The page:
Live-streamed sports are set for steady growth following the last couple of years’ legislative shift in the US sports betting market, unlocking the massive potential to boost interactive live experiences. To sports viewers, video quality alone has long been a non-negotiable and sacred condition. Now, things have changed, and it’s all due to the emergence of in-game betting, or rather, its rapid acceleration.
Live sports have long relied on linear television for broadcast, arguably the primary reason why some audiences still haven’t cut the cord. Latencies of 20-60 seconds are not uncommon, but so far, it hasn’t been a concern as the desire for high quality has been satisfied. Besides, all bets, or at least the vast majority of them, have previously been placed before the start of each game. Now, as a greater share of wagered bets happens in-game, the attention is instead shifting toward minimizing latency while retaining a high-quality playout. At the same time, multi-camera angles are becoming one of the most sought-after features moving forward, making synchronized playout a prerequisite.
Closer to the action
Although traditional pre-game betting provides opportunities for in-depth analysis, its glory seems to be part of the past. Betting live means more timely information on what’s happening at every moment, allowing bettors to immerse themselves in the action and speculate on what’ll happen next. The in-play betting opportunities are countless, especially so-called micro-bets, i.e., betting on which team gets the most corners in a football game, the number of red cards, or throw-ins. In sports such as tennis or volleyball, there’s even the possibility of point-by-point betting. This marks quite the shift from what’s been, and with this fast-paced action, every second counts.
Live streaming – A game of imbalance & trade-offs
Unfortunately, the Achilles heel of live streaming is latency in relation to video quality. The ever-so-tiresome reality is that you can’t have it all – real-time solutions such as WebRTC are great at reducing latency down to a bare minimum but doing so while maintaining a high-quality playout, has proven to be difficult, if not impossible. Particularly on congested networks. As WebRTC is optimized for immediate delivery, there’s no playback buffer that can assist in compensating for network congestion. Thus, even a short network glitch can introduce dropped frames or loss in video quality. Besides, WebRTC builds significant costs at scale.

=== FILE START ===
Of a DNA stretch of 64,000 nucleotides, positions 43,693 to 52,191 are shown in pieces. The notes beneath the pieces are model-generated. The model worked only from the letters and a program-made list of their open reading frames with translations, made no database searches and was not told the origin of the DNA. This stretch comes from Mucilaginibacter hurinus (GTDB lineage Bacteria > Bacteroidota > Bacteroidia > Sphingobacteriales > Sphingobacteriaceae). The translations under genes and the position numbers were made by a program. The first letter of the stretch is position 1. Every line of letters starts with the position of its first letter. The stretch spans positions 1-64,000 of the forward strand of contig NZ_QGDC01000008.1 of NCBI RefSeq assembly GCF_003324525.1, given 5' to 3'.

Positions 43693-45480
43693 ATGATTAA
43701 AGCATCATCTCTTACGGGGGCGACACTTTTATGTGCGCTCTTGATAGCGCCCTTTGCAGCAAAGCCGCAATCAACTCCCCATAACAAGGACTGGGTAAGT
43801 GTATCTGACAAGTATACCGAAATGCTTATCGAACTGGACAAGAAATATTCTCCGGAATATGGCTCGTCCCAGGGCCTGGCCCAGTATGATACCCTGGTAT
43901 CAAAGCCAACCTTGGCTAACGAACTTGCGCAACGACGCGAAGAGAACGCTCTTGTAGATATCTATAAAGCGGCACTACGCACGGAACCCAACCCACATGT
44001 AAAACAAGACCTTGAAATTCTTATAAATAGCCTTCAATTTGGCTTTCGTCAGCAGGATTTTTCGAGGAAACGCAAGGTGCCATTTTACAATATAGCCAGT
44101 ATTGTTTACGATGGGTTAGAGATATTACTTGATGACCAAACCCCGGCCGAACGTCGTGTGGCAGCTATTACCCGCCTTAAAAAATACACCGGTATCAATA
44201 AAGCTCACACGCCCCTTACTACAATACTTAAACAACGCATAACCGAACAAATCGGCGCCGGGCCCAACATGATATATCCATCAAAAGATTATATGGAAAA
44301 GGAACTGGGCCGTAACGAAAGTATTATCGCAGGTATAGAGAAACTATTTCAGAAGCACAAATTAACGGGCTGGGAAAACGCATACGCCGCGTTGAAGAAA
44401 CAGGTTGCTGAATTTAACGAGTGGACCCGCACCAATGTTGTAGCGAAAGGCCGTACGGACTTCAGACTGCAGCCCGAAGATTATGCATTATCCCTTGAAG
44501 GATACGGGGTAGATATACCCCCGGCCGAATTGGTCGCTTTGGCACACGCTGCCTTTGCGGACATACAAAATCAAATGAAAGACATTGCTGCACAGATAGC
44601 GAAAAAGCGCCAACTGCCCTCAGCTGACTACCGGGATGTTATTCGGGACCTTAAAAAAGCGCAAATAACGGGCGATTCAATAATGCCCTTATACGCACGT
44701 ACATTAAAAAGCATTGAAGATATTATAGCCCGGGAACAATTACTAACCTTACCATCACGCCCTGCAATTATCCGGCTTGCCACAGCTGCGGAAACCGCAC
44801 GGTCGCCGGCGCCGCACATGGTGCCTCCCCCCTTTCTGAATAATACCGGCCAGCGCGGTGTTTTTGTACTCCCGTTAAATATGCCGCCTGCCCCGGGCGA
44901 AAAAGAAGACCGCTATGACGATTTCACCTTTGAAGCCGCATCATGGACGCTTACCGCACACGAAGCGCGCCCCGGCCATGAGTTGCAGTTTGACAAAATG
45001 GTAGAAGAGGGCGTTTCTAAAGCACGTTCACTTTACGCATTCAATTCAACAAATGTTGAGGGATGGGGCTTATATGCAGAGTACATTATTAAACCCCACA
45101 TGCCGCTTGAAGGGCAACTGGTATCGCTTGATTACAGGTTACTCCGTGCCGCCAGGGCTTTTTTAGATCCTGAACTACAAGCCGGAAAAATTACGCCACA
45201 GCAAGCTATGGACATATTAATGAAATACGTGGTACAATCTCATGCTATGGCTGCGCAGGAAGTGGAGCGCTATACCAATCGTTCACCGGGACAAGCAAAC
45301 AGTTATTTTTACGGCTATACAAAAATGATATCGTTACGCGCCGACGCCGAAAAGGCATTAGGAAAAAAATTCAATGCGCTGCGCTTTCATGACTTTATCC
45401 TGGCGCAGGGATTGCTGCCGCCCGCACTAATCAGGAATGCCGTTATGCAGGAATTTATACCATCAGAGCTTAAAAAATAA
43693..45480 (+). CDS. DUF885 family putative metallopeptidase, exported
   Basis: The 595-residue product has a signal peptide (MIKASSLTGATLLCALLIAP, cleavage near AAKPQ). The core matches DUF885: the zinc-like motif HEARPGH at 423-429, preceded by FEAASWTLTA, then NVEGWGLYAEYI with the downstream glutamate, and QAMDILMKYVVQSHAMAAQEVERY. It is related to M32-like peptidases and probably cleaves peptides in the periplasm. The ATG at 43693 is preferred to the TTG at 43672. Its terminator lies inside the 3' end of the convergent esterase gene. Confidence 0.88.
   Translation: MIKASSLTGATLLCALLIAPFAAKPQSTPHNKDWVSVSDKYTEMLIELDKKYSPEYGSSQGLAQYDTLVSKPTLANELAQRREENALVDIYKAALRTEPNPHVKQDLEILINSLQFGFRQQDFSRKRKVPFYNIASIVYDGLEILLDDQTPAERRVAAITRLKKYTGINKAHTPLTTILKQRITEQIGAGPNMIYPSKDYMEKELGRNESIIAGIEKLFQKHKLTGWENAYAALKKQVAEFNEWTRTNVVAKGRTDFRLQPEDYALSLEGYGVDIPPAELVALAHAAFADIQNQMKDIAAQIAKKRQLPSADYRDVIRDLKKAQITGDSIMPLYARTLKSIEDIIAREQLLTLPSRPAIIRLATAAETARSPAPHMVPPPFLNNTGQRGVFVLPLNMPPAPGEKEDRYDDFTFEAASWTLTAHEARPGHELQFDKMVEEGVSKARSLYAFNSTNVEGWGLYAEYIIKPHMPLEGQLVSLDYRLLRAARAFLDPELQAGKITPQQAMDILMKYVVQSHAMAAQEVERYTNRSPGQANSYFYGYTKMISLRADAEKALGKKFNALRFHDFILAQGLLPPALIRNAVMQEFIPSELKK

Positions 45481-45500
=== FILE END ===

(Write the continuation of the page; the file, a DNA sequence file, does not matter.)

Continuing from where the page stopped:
On the other end of the spectrum, there’s HLS, providing solid stability and high quality. But consequently, coupled with high latency and lack of synchronized playout. Orchestrating a shift from traditional linear broadcast to live streaming is, therefore, rather complex. Video quality used to be the sole concern – now, latency is added to the equation, and as a result, live sports vendors are left with no viable option at all.
Despite the technological challenges, the field is accelerating. The legalization of sports betting in the US is actively progressing – two-thirds of the states have legalized it since 2018 when the supreme court authorized each state individually to decide on the matter (The Guardian, 2022). Since then, US citizens have wagered bets to a staggering total of $125bn – and the market prediction moving forward is even stronger. Similarly, Asia has long been difficult to penetrate due to extensive gambling restrictions. Yet, Asia is a high-potential market, holding close to 60% of the world’s population. The economies are maturing, and with it, there’s been a noticeable shift in the approach to gambling, given the potential tax revenue streams. In Europe, sports and other forms of betting are the most popular category of online gambling. It’s also the category with the highest revenue share. And just as in the US, further growth is expected down the line.
Transforming the experience at scale requires solutions beyond current real-time standards
The introduction of in-depth statistics and data, even in-game, empowers bettors, enabling them to make more informed decisions. Mobile apps and quick transactions add further value, allowing for greater accessibility as players can bet on the go, in which internet penetration and 5G support improve the digital infrastructure. Reducing the latency while maintaining a high-quality playout has the potential to amplify the experience for bettors further. A full-featured value proposition of this kind would differentiate sports vendors and accommodate bettors on their terms. In-game bets expand betting volumes and increase the number of average dollars wagered as well as time spent on the sportsbook sites. In other words, increasing the betting window doesn’t just resonate with the renewed desire of bettors – the business incentive is striking. To tackle this accordingly, the industry needs transformative technology that prioritizes the entire viewing experience – thus moving beyond the current imbalance of real-time solutions. WebRTC advocates typically champion latency as the one-and-only consideration in creating first-rate live sports experiences. However, replicating the experience of being present at a sports event goes beyond this type of siloed latency-alone perspective. And in that regard, the odds are against current real-time solutions.
Sportsbook requirements for in-play betting
- Synchronized playout to enable
- Multi-camera angles
- Fairness and compliance
- Ultra-low latency
- Out-of-band metadata / embedded frame synchronized messaging
- AV1 – for increased video quality and traffic optimization, which proves especially valuable in regions where last-mile bandwidth is limited. Besides, the fact that AV1 does not incur licensing costs is expected to drive adoption and move broadcasters away from H.264